Build the Fatherland. Kill a student.
Pro-Perón graffiti on buildings in Buenos Aires, circa 1952
‘I’m not superstitious.’
The answer showed such charming insouciance and in-your-face bravado that it might have come from the mouth of America’s president-elect.
Instead, it was the reply given by former Argentine President Juan Domingo Perón — another in the ‘Great Man’ tradition of national leaders — after the 59-year-old was asked about his relationship with a 14-year-old.
The girl in question — obviously underage — had been invited to the Casa Rosada, Argentina’s equivalent of the White House, to take care of dogs.
The dogs Perón had inherited from his dead wife, Eva. The girl, Nelly Rivas, he got on his own.
The affair went on for several years, until Perón was finally overthrown by a military-Catholic coup d’état. He fled up the Río de la Plata on a Paraguayan gunboat, leaving Nelly behind.
Backstops and bailouts
Today, we’re looking at Perón as a model for a Trump presidency. But before we return to politics, we will mention that this is a big day for us.
For a full 10 years — from 1998 to 2008 — scarcely a day went by that we didn’t mock, belittle, or criticise former Fed Chairman Alan Greenspan.
‘Bubbles,’ we called him. Or ‘the most famous public servant since Pontius Pilate’.
It was not just that Greenspan was wrecking the economy with backstops, bailouts, and EZ money. Our disappointment went deeper than that: Alan Greenspan should have known better.
He was married to a member of the Collective, a libertarian group in New York. Ayn Rand herself said, when Greenspan went to join President Ford’s Council of Economic Advisers, that she now had her ‘man in Washington’.
And back in 1966, Greenspan had written a famous essay, Gold and Economic Freedom, in which it was clear he understood the need for money with integrity.
Unlike Bernanke and Yellen, who have never shown any interest in how real economies work, Greenspan has a curious mind and enough intellectual independence to see through the cherished delusions of modern economics.
But when push came to shove, he shoved his free-market principles into a convenient drawer and did what he had to do to retain his power, influence, and status in the inner circles of the Deep State.
In a few minutes, we’ll ask the key question: Was it really worth it?
For now, let’s return to our role model for Donald Trump: Juan Perón, the man who gave Argentina ‘Peronismo’.
‘Trumpismo’ is what we expect for the next four, maybe eight, years here in the US. It is a style of government that is not necessarily bad or good. But it is different. It is personality-driven and idiosyncratic.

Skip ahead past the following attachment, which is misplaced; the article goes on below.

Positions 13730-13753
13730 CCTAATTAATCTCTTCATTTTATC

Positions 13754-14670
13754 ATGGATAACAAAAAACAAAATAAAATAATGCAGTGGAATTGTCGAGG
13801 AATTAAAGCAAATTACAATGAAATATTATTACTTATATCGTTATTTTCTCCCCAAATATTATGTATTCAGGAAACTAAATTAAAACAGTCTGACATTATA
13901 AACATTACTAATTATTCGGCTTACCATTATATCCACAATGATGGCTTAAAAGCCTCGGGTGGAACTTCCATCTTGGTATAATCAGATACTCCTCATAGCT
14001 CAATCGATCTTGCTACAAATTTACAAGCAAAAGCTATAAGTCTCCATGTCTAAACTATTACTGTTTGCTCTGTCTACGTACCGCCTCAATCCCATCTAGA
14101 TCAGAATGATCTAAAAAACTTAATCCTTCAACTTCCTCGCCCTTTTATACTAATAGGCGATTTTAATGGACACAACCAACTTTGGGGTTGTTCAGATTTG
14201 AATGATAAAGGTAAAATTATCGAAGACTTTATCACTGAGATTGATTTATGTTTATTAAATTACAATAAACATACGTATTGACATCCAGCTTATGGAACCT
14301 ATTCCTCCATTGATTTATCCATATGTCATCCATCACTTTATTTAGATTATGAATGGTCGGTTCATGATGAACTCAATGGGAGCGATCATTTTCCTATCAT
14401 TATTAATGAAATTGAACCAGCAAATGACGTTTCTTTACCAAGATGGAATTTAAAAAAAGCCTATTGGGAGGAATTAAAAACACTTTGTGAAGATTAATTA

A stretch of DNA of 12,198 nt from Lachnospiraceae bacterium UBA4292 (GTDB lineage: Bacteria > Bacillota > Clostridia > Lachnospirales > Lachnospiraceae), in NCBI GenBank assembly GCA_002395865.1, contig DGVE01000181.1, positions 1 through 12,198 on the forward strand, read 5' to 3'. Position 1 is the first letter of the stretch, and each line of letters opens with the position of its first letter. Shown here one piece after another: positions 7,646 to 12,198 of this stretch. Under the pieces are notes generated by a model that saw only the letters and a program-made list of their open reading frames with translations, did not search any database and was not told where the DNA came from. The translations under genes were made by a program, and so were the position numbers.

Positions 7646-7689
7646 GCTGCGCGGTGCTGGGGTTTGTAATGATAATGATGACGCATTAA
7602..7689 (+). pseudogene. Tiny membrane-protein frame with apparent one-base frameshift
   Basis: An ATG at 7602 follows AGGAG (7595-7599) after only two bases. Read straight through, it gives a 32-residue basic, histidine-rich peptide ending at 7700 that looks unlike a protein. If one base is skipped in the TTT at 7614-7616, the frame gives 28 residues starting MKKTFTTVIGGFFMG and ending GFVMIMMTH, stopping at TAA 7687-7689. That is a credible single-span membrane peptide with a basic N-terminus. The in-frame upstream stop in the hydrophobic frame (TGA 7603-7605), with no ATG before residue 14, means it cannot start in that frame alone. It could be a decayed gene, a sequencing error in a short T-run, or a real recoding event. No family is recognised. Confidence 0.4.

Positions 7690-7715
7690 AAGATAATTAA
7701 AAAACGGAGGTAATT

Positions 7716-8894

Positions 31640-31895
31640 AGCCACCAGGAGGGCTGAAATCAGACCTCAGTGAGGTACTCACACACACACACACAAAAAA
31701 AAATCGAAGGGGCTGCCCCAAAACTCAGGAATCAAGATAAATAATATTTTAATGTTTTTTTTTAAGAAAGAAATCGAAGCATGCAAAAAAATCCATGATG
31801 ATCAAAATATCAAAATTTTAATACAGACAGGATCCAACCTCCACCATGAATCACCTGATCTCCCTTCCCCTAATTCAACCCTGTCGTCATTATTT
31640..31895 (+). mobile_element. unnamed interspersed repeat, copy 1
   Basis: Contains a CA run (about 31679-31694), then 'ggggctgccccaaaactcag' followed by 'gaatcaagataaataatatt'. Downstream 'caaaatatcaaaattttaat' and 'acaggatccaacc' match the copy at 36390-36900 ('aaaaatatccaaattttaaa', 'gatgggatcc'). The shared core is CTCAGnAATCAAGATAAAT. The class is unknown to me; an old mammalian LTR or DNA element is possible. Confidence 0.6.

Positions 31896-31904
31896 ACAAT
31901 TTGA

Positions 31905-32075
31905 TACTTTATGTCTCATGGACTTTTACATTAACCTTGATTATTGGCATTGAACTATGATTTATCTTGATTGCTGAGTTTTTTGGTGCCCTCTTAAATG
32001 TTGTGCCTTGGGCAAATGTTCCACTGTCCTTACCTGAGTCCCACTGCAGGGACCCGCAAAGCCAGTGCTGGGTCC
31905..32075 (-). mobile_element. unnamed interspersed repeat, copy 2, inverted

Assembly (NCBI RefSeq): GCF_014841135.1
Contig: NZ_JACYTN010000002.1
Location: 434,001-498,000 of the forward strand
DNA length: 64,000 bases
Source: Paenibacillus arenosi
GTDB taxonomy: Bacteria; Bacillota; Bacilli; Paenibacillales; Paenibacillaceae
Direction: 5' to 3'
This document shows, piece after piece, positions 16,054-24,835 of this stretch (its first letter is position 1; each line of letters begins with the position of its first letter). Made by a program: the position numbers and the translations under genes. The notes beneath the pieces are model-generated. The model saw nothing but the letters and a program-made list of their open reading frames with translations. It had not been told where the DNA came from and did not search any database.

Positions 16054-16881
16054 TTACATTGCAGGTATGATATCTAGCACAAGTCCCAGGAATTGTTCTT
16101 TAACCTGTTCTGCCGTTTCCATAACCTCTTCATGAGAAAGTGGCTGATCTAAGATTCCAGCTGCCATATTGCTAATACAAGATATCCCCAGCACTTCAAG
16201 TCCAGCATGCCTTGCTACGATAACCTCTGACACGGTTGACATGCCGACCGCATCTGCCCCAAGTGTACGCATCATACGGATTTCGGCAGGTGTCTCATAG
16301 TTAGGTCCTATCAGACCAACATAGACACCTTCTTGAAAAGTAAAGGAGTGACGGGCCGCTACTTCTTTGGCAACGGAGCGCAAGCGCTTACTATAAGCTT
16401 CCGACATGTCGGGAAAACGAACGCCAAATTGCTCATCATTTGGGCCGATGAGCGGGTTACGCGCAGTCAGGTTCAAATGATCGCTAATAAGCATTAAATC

It’s what happens when a strong leader, with no traditional party loyalties or ideological convictions, takes charge.
If he is smart — and lucky — he becomes the hero of the nation’s story. Later, he becomes its enemy.
Juan Perón was an army officer who had the good fortune — in the 1930s — to be sent to Europe to study two apparently successful new political models — one in Mussolini’s Italy, the other in Hitler’s Germany.
He was impressed. Fascism, he explained in letters he sent home, managed to bring the working classes and the nation together, unified behind a strong head of state.
Three times Perón won Argentina’s presidential election. He did so by appealing to the urban masses, providing meager benefits to his ‘low-information’ supporters…and rich plums to his well-informed insider associates.
He was neither conservative nor liberal, but instead held a middle ground by force of personality, lavish infrastructure and military spending, and adroit political maneuvering.
It was said to be a ‘third way’ between communism and capitalism. Perón took many of the worst features of both systems — crony deals and zombie handouts — and combined them into a dysfunctional, wealth-destroying, civil-liberty-undermining government.
After the Second World War, Perón gave 10,000 passports to Nazis on the run.
Some were called on for advice on how to run a modern secret police. Others brought new technology and set up factories.
But Perón still relied on the mobs when there was dirty work to do. They attacked leftist students and socialists when it suited him. They ransacked churches, too — including the Buenos Aires Metropolitan Cathedral — after Perón was excommunicated.
And when ‘terrorist’ bombs went off in Buenos Aires (no one ever found out who did it or why), Perón turned the mobs loose against the old, conservative, land-owning elite at the Jockey Club (which they burned down) the following day.
But the more he threw his weight around, the more enemies Perón made. Finally, there were too many of them. The church and the army struck back in 1955 in a bloody golpe de estado.
Perón fled to Venezuela and then Spain, where he continued to try to keep his hand in Argentine politics without offending his host, Spain’s military dictator Francisco Franco.
In 1973, Perón returned home and was elected for a third term, with his third wife, Isabel, as his running mate.
But he died a year later. And then ‘keeping his hand in’ got to be a joke.
After he was buried in the Chacarita cemetery in Buenos Aires, grave robbers dug up the body, cut off his hands, and offered them for ransom.
The crime was never solved.
For Markets and Money, Australia